From 25 May 2018, GDPR comes into play. As the date draws nearer, businesses all over the world are becoming ever-more tense.
A wider pool of data will need to be safeguarded. There are going to be new restrictions on international data transfers. And – the point that most people are talking about – regulatory fines are going to increase.
Under the current Data Protection Act, regulatory fines are capped at £500,000. Failing to achieve GDPR compliance, however, could result in fines of €20m.
It’s an update that has firms of all shapes and sizes working hard to achieve GDPR compliance before the new law comes.
But GDPR isn’t a money making tool. The new fines – and, in fact, GDPR compliance for the sake of it – should not be a business’s primary concern.
What businesses should be focusing on is increasing resilience to minimise breaches.
Because, as a UK based telecommunications giant will tell you, if you suffer a breach that makes front page news then regulatory fines are the least of your worries.
The costs of the TalkTalk data breach
In October 2015, cyber criminals took advantage of technical weaknesses in TalkTalk’s systems, resulting in the compromise of 157,000 customers’ personal details.
The breach made headline news for over a week and, as we all know, regulators were particularly unhappy. After a lengthy investigation, the ICO slapped TalkTalk with a record fine of £400,000.
That’s still a long way off the maximum fine possible, despite, in the ICO’s words, “TalkTalk’s failure to implement the most basic cyber security measures.”
Meanwhile, worried customers left TalkTalk in their thousands – and you can’t imagine the firm’s customer acquisition team was doing so well at the time.
TalkTalk’s eventual financials revealed the true costs of the breach to be around £60m in 2016 alone. Of course, the financial ramifications will continue for years to come.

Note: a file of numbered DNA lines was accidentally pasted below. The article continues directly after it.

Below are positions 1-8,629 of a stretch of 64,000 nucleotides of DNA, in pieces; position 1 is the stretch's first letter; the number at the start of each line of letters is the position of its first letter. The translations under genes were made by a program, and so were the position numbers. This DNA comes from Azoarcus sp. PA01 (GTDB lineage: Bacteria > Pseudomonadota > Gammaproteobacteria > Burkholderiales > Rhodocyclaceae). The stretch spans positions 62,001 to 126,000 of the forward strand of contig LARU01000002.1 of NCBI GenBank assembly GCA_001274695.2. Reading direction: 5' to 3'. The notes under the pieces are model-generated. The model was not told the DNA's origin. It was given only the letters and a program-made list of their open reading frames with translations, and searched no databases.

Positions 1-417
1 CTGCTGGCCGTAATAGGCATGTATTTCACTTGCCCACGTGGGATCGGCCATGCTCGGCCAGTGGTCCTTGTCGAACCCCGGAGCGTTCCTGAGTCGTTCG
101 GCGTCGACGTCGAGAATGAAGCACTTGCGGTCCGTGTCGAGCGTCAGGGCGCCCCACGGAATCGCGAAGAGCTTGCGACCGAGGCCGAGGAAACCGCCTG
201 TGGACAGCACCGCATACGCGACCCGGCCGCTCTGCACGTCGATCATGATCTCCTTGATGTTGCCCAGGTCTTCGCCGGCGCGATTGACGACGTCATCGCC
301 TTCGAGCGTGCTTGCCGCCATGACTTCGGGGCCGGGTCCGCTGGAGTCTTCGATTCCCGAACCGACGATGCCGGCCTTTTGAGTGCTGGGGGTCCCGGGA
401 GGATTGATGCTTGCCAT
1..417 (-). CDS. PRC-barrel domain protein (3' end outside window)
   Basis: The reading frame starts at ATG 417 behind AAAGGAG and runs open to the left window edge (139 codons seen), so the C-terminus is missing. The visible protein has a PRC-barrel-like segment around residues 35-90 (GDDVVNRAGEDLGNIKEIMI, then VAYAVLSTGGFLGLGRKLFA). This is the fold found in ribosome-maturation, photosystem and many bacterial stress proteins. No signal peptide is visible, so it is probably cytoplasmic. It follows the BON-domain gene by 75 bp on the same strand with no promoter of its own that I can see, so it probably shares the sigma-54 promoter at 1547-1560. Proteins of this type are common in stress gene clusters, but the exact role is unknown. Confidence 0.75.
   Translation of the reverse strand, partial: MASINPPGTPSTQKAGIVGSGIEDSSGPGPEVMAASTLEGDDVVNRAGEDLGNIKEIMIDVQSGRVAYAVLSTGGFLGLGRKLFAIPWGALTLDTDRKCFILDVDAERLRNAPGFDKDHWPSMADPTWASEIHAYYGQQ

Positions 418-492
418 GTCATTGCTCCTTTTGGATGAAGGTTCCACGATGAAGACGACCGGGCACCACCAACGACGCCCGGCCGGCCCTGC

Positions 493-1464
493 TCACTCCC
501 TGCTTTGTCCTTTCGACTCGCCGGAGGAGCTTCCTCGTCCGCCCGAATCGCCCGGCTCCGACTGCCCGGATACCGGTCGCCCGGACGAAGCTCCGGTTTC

Escaping the regulatory fine would have saved the company £400,000.
Preventing the breach would have saved TalkTalk hundreds of millions.
GDPR compliance is simply a minimum requirement
There’s clearly an argument here that says complying with the new laws should reduce breaches anyway, and that the two go hand in hand. We’re not denying that.
Compliance is and always has been a valiant goal.
But working towards GDPR compliance simply to appease regulators is a questionable practice at best. With GDPR tightening the rules, there’s a real danger businesses will find false confidence in the fact they’re abiding by the law.
Preparing for the new laws should not be a box-ticking exercise. Complying is the minimum businesses must do.
Almost half of all UK businesses suffered some form of breach in the last 12 months – in spite of compliance regulations. Regardless of law, a company’s end goal should be seeking to prevent data breaches altogether.
How to dramatically decrease breaches
Whilst decreasing breaches is easier said than done, working to change employee behaviour is a good place to start.
A recent IBM report found as many as 95% of all cyber attacks involve some form of human error. Encouraging employees to act as a defence clearly has immense potential.
And it’s a potential that’s as yet untapped. A second CyberEdge report quite literally cited “low security awareness among employees” as the weakest link in businesses’ cyber defences – for the fourth year in a row.
New laws are never going to change employee behaviour. Proper cyber security training, education and engagement, on the other hand, just might.
Breaches will continue post-GDPR
Let’s not kid ourselves.
Even those who achieve GDPR compliance are going to suffer data breaches as time goes on.
Every new breach will attract the attention of regulators. And when they eventually come knocking, their questions aren’t going to revolve around compliance. Instead they’re going to ask the same two questions they always have.
“What did you do in an effort to prevent this?”
And, “What are you doing about it now?”
Increasingly stringent cyber security measures is the only acceptable answer.
If it’s an answer businesses are unable to give, then a conversation with regulators should be the least of their worries.